I figured if makeup air for whole-house attic fans was an issue, particularly one that a building inspector chimes in on, then the issue would be covered in the building code. I searched my copy of the 2018 International Residential Code extensively, and found only this one reference: “M1501.1. Outdoor Discharge. The air removed by every mechanical exhaust system shall be discharged to the outdoors in accordance with Section 1504.4.3. Air shall not be exhausted into an attic, soffit, ridge vent, or crawlspace. Exception: Whole-house ventilation-type attic fans that discharge into the attic space of dwelling units having private attics shall be permitted.”
That’s it. There are plenty of detailed requirements for other mechanical exhaust systems, particularly ducted ones; for example, M1502 (Clothes Dryer Exhaust) and M1503 (Domestic Cooking Exhaust Equipment).
And then Warner sent me an excerpt from the California Energy Commission (CEC) Residential Compliance Manual of January 2017. While the model building codes have little information on or requirements for whole-house attic fans, there are plenty of requirements on this type of equipment in the CEC residential manual:
- 7.10 (Ventilation Cooling) has essential background information on whole-house attic fans and central fan systems.
- 7.10.1 (Whole House Fans) has detailed informantion on the different types of these fans (ones with simple barometric dampers; ones with electronic dampers that air seal and are insulated; ones with remote fans for noise reduction), including energy standards and listings in the Energy Commission’s appliance database.
- 7.10.3 (Prescriptive Requirements): Under CEC Component Package A for CA climate zones 8-14, a qualifying whole-house fan is required, and must to meet the following eligibility criteria:
- Whole-house fans must meet combustion safety requirements related to indoor gas-fired appliances (essentially an interlock for gas-fueled appliances that aren’t direct-vent appliances or sealed-combustion appliances).
- The fan must be listed in the Energy Commission’s database (as stated above).
- The installation must meet net free vent area requirements for attic ventilation (Tables 4-20 and 4-21). The worry is not about makeup air but about sufficient attic vent area to prevent pressurization of the attic, with the primary concern being disruption of attic insulation.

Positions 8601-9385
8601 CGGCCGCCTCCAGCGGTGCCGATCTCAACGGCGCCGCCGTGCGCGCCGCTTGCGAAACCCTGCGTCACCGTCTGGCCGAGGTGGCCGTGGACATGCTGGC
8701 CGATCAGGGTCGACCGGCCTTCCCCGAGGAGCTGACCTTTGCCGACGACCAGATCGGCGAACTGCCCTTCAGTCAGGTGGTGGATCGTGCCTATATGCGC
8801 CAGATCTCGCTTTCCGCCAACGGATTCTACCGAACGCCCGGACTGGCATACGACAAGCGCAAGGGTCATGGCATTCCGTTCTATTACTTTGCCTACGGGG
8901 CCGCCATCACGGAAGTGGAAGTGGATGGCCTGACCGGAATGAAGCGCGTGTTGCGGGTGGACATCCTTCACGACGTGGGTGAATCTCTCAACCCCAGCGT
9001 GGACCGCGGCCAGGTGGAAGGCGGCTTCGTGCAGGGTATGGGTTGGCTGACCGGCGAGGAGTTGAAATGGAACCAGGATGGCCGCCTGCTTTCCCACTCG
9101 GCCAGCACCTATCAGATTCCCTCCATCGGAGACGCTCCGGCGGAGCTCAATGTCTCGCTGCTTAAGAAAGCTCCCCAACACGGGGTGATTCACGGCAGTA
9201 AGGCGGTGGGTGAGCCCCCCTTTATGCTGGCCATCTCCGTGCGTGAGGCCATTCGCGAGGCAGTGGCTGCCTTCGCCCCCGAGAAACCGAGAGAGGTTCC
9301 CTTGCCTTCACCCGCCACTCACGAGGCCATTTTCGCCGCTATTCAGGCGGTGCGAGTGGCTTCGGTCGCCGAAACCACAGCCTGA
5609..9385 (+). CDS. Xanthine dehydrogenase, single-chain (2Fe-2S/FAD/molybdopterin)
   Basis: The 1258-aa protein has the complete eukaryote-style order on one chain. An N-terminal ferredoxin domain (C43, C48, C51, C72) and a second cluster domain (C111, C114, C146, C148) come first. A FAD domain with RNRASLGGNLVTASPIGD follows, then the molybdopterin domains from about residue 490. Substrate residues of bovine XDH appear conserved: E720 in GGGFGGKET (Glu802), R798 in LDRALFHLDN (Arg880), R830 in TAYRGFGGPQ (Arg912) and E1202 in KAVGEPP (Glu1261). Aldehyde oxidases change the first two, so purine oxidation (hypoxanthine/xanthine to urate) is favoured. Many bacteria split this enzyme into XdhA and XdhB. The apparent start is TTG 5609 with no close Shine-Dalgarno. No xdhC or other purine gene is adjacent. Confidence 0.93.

- The homeowner must be provided with a copy of a “How to operate your whole-house fan” informational sheet. (An example from the City of Davis, California, can be found here.)
It sure seems to me that something as simple as a cover plate for the attic fan switch having this warning would work: “Do not operate this fan without first opening windows.”
Warner cautioned me that many fans nowadays have remotes. OK, print the same warning on the remote. And for smart phone app operation? OK, add a pop-up screen on the app with the same warning.
And then I found this information resource from the U.S. Department of Energy on whole-house attic exhaust fans. It aligns pretty neatly with the position California has taken.
In any event, the state of California seems to have this figured out well enough to prescriptively require whole-house attic fans in a component package for Climate Zones 8 through 14. Qualifying whole-house attic exhaust fans can be an efficient form of cooling, particularly in the right climate, and can be easily operated safely.
Information on California climate zones: California has 16 climate zones. An example of a Climate Zone 8 location is Long Beach, with 1400 heating degree days (HDD) and 1200 cooling degree days (CDD). It’s somewhat tempered by its proximity to the ocean, experiences no frost, and gets 12 inches of rain per year, mostly in “winter.” For Climate Zone 14, let’s use the example of Barstow, California: 2500 HDD, 3000 CDD (medium to high desert), less than 12 inches of annual precipitation, and wide temperature swings, with frost common in winter. It appears as though Climate Zones 1–7 are very mild and coastal; Climate Zones 15 is low desert; and Zone 16 is a large semi-arid mountainous region.